This seems fairly straightforward; however, the catch is that all air operations take time. Aircraft have to be spotted (moved) from the hanger to the flight deck before they can be launched. Launching and landing aircraft not only takes time, but cant be done at the same time aircraft are being spotted and the aircraft carrier must be headed into the wind before any launching or landing can take place. Aircraft have limited endurance expressed in miles and will crash if they dont land in time. Returning aircraft need to be rearmed and refueled as necessary, and may require being spotted back into the hanger, all of which of course takes time. The player is constantly forced to make decisions on how to best utilize the air assets available within the time constraints of air operations requirements. How many search planes do I send out? How do I allocate my fighters between defense (Combat Air Patrol) and escorts for strike aircraft? Do I wait until all available dive bombers and torpedo planes are ready to send out a strike or send whatever is ready as soon as the enemy aircraft carrier is located? Do I land returning aircraft or wait until any anticipated enemy strike occurs? The resulting tension makes the game.
The drawback to this real-time system is that there can be a significant amount of downtime in the game while waiting for the air operations cycle. For example, it usually takes two minutes to spot an aircraft from the hanger to the flight deck, so to stage a typical strike of 40 assorted aircraft will take 80 minutes. This is alleviated in single player mode by the ability to speed up the game time by up to a factor of 10. The problem here is that not all enemy contacts are accompanied by a warning sound and text, obliging the player to keep a close eye on the jump chart for the appearance of the red dot that signifies opposing aircraft or smaller ships.
The air operations interface is a bit on the clunky side, but the learning curve isnt steep and most of the issues can be worked around with experience. Each aircraft carrier or airfield has its own aircraft dialog box. From there, aircraft sections are selected to be spotted or have their weapons load changed. There is no overt notification of completion of spotting ops so I had to go back and check status constantly to avoid having an aircraft carrier or airfield sit idle. Once on deck, sections can be assigned to mission packages, such as search, strike or escort. Each type of mission package starts with the same generic name, so I had to come up with a nomenclature to avoid confusion, especially when assigning escort fighters. The assignment of mission packages to targets is also needlessly difficult; instead of Unknown CV 1 and Unknown CV 2, they are all listed as Unknown CV in the target dialog. Targets are highlighted on the main chart when selected, but I usually had to fiddle with the zoom and move the cursor around to ensure I had the right one.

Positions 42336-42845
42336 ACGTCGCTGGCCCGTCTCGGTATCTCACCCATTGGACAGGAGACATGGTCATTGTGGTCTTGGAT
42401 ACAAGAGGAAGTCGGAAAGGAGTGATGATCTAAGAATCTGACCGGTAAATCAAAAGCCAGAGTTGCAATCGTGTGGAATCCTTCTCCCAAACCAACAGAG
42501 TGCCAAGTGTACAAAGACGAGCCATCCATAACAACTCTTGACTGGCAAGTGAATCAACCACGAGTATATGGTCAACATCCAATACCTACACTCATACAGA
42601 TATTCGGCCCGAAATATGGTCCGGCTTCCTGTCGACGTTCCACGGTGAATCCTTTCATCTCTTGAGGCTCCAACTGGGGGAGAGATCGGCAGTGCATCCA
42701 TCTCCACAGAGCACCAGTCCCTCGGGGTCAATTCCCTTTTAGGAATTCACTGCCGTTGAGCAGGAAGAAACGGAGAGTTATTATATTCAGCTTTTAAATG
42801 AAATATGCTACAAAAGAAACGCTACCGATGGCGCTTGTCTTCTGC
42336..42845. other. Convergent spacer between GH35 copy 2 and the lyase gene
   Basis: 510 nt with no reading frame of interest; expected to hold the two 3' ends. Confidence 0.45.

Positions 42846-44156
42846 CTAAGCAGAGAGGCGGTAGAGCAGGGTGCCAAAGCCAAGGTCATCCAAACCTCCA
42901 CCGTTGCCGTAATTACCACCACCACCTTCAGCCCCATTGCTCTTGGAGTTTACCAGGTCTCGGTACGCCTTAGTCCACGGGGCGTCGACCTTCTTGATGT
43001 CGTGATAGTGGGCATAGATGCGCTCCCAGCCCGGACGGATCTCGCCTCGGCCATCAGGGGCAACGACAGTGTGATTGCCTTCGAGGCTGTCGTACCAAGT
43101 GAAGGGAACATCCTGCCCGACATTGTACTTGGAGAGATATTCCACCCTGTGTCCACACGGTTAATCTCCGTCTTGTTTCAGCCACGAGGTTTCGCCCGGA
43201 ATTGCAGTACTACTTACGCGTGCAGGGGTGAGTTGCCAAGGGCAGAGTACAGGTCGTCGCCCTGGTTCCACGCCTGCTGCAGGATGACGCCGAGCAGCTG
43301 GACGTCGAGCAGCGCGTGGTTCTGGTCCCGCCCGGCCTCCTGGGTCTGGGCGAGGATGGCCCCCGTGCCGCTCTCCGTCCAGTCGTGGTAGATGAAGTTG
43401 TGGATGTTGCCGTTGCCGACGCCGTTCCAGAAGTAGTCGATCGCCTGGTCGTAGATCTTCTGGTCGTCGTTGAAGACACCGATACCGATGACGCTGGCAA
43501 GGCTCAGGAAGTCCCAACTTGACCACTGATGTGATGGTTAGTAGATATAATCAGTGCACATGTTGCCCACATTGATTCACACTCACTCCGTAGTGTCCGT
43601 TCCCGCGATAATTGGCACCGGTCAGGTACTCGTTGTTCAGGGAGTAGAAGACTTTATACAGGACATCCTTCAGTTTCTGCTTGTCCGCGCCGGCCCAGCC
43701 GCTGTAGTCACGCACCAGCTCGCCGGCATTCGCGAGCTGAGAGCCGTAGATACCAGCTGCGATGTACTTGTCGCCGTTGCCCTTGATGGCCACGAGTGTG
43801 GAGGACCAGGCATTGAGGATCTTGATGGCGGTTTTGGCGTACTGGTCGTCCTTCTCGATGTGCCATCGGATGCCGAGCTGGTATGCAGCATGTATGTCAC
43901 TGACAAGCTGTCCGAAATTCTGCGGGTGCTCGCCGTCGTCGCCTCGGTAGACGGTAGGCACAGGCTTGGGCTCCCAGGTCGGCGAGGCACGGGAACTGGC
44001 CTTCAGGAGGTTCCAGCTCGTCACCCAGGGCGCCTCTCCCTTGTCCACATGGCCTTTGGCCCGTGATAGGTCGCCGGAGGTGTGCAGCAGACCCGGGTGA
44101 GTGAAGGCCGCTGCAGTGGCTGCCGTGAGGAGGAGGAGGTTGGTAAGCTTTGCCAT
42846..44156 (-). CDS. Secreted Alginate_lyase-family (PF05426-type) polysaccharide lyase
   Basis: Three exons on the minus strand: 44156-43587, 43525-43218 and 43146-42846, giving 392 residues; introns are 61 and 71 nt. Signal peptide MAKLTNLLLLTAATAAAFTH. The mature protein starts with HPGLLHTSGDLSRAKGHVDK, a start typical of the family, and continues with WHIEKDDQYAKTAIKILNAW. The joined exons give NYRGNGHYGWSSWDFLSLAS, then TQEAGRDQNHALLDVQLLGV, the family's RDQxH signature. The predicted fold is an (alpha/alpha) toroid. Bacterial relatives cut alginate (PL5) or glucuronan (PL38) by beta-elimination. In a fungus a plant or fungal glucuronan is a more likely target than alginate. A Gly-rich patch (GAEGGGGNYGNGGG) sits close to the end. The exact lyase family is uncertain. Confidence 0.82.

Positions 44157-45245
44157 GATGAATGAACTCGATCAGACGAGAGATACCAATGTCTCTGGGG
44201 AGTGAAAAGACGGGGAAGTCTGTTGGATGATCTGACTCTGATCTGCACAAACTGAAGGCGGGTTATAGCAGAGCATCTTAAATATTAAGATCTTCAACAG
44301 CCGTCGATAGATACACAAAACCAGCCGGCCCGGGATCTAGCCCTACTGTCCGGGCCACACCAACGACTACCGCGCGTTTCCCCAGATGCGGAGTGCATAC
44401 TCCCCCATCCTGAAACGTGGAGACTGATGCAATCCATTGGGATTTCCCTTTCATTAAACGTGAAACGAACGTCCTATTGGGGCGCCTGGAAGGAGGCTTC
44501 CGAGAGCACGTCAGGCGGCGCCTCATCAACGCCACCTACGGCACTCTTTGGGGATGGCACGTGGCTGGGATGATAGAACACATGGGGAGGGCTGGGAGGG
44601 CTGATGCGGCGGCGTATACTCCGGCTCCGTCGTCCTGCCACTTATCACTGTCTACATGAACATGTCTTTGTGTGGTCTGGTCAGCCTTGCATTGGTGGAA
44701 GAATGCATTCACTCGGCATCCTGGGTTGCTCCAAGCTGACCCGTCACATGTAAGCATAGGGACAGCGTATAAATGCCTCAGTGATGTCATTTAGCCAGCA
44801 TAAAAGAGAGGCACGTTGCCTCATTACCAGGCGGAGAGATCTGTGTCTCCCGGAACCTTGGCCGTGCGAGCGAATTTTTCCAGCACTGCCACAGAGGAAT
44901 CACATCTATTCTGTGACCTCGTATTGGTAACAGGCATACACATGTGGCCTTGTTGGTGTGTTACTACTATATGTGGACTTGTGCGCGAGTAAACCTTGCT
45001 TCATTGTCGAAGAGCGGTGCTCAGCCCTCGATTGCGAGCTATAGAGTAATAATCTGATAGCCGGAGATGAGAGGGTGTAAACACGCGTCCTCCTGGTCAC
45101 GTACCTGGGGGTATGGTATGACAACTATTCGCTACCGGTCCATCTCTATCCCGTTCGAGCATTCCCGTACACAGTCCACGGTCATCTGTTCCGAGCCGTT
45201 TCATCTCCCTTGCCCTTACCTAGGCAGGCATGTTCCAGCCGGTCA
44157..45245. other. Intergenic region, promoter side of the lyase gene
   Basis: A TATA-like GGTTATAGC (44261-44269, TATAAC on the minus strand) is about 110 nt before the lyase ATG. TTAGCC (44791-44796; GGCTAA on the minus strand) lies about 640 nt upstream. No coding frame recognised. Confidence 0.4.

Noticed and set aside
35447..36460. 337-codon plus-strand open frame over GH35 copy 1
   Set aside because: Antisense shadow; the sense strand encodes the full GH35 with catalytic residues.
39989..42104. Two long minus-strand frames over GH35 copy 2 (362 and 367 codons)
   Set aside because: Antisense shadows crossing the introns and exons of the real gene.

Once launched, aircraft sections for the most part will automatically conduct their assigned mission, but they can also be manually controlled, by selecting them and then right-clicking on a target or a direction to fly. Unfortunately, this also means they wont return to their home base until directed; the addition of a return hotkey in the latest patch really helps here. I also had a tendency to accidently take manual control of aircraft I had selected to check their status. Fortunately, they can be reassigned to a mission if this occurs.